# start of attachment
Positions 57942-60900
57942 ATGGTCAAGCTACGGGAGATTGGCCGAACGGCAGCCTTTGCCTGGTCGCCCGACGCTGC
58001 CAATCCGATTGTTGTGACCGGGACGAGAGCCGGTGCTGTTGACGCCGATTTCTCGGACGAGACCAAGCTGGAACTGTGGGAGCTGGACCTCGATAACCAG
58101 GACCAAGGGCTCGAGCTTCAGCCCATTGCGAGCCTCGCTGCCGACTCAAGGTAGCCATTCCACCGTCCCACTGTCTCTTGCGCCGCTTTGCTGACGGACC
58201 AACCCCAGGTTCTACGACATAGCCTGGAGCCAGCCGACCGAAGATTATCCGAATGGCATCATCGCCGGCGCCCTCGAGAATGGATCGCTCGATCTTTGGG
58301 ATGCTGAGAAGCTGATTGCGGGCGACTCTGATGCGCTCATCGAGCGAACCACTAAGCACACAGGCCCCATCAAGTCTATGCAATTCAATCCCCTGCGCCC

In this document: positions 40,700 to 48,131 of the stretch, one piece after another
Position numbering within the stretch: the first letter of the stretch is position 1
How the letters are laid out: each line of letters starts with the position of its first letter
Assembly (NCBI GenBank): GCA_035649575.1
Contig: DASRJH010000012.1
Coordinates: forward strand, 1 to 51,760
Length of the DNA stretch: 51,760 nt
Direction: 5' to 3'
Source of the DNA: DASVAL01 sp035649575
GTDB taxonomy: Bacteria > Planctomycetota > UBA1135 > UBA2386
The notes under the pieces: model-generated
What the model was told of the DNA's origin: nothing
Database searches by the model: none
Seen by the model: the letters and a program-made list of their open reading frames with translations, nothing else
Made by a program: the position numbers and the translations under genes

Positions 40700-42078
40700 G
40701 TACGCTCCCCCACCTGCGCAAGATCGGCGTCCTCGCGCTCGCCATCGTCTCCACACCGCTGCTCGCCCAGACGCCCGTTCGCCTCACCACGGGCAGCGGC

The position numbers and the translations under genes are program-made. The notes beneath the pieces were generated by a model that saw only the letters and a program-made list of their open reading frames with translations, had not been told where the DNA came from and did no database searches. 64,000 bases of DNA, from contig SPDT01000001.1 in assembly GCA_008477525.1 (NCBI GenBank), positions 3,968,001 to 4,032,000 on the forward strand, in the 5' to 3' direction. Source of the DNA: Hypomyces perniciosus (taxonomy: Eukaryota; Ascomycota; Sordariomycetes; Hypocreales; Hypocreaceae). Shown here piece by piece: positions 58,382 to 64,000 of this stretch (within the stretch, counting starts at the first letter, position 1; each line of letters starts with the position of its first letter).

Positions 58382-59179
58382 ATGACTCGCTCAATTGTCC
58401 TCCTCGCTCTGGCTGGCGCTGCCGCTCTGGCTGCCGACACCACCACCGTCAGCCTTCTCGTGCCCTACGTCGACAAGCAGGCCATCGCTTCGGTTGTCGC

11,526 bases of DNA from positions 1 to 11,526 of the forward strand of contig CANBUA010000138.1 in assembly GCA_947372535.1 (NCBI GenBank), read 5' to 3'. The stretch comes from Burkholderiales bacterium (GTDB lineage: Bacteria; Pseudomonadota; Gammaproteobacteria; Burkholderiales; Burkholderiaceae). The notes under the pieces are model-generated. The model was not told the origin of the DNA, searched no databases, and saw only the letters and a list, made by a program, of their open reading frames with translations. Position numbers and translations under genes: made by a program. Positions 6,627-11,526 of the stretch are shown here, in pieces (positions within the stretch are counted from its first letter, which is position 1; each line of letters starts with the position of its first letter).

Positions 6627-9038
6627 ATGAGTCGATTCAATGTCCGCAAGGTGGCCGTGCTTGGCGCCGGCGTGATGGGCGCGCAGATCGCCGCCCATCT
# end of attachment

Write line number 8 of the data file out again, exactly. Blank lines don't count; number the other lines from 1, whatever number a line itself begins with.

Position numbering within the stretch: the first letter of the stretch is position 1